May-June 2018
Pediatrics

Imaging Characteristics of Pediatric Diffuse Midline Gliomas with Histone H3 K27M Mutation

Aboian Pic

Mariam Aboian

Tremendous advances have been made in the genetic characterization and classification of adult brain tumors, but the classification of pediatric brain tumors with respect to their genetic characteristics has not been as well characterized. In the 2016 WHO Classification of Tumors of the Central Nervous System, a new class of brain tumors was described: diffuse midline glioma with histone H3 K27M mutation. This tumor occurs predominantly in children, and the presence of the histone H3 K27M mutation has been associated with worse patient outcomes.1 In our manuscript, we characterized the MR imaging patterns of diffuse midline gliomas that had the histone H3 mutation and compared them with diffuse midline gliomas with wild-type histone H3.2 We were surprised to discover that there were no qualitative differences in the imaging appearances of diffuse midline gliomas that had the histone H3 K27M mutation compared with the wild-type tumors. In our manuscript, we provided a detailed imaging characterization of this new class of tumors in a large cohort of children, which will serve as an important reference for neuroradiologists and general radiologists in practice.

Our work was enthusiastically welcomed by the imaging community at national and international meetings, including the ASNR 2016 meeting,3 because it was the first work to characterize the imaging features for this new class of tumors in a large cohort of patients.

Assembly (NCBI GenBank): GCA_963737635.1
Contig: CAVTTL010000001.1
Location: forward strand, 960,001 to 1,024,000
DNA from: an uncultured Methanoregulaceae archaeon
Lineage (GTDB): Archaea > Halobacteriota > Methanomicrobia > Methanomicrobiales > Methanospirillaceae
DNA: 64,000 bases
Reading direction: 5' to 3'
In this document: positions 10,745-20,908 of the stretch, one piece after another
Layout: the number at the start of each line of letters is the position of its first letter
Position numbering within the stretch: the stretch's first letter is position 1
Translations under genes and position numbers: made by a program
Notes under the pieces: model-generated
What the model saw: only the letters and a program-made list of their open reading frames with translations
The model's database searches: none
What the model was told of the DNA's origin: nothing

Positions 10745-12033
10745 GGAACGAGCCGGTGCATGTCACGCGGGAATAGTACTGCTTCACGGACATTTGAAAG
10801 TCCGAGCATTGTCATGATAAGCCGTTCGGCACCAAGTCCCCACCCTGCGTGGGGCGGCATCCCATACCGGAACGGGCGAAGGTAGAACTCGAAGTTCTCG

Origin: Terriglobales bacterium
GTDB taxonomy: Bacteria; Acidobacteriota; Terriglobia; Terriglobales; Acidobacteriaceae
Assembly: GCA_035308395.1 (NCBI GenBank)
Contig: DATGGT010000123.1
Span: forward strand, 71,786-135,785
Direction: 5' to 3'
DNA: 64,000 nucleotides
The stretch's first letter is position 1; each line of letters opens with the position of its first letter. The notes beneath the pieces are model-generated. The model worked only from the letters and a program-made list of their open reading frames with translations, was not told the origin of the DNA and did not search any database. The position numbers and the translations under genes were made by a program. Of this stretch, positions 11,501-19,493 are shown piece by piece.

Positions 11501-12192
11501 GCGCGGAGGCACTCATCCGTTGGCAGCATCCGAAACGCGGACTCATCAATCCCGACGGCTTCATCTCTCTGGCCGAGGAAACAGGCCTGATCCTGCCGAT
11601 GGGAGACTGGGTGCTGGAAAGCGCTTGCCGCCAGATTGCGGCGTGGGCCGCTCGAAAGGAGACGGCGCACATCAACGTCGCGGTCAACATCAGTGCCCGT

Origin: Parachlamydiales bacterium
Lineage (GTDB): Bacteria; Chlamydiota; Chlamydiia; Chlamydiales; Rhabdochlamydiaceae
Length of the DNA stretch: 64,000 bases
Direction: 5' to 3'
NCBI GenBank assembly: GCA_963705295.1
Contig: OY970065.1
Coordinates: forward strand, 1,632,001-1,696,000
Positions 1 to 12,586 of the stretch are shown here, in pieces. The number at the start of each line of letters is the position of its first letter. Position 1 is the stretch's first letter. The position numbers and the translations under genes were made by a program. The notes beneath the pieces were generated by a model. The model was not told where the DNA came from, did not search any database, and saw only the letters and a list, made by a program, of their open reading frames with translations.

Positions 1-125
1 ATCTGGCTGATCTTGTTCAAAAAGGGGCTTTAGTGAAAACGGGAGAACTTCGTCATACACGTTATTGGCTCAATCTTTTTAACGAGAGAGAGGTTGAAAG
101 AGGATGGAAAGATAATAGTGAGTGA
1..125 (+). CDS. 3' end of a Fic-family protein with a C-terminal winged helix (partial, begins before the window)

We were able to characterize a large group of children with these tumors because of a strong pediatric neuro-oncology group at our institution that has a large referral base. We are fortunate to work with such dedicated colleagues, and we expanded our work into multiple additional projects focused on qualitative and quantitative imaging of diffuse midline gliomas with respect to their molecular characteristics. To perform a quantitative analysis, we established an image processing pipeline for processing radiomic features of tumors with ADC histogram analysis and tumor texture analysis. Our follow-up manuscript on the quantitative analysis of diffusion characteristics with respect to patient outcomes is currently under review for publication. We are also working closely on correlating gene expression patterns with mutations found within diffuse midline gliomas and their locations in the brain. We will present this work at the ASNR 2018 and ISMRM 2018 meetings. We plan on continuing our laboratory work on the radiogenomics of pediatric brain tumors and are also working on expanding our work into the molecular imaging of pediatric brain tumors. Our ultimate goal is to include imaging features of pediatric brain tumors in the WHO Classification of Tumors.

References

  1. Castel D, Philippe C, Calmon R, et al. Histone H3F3A and HIST1H3B K27M mutations define two subgroups of diffuse intrinsic pontine gliomas with different prognosis and phenotypesActa Neuropathol 2015;130:815–27.
  2. Aboian MS, Solomon DA, Felton E, et al. Imaging characteristics of pediatric diffuse midline gliomas with histone H3 K27M mutation. AJNR Am J Neuroradiol 2017;38:795–800, 10.3174/ajnr.A5076.
  3. Aboian MS, Solomon DA, Felton E, et al. Imaging characteristics of pediatric diffuse midline gliomas based on the presence of a poor prognostic marker histone H3 K27M mutation, in Proceedings of the American Society of Neuroradiology 54th Annual Meeting & the Foundation of the ASNR Symposium, Washington, DC. May 21–26, 2016

Read this article at AJNR.org …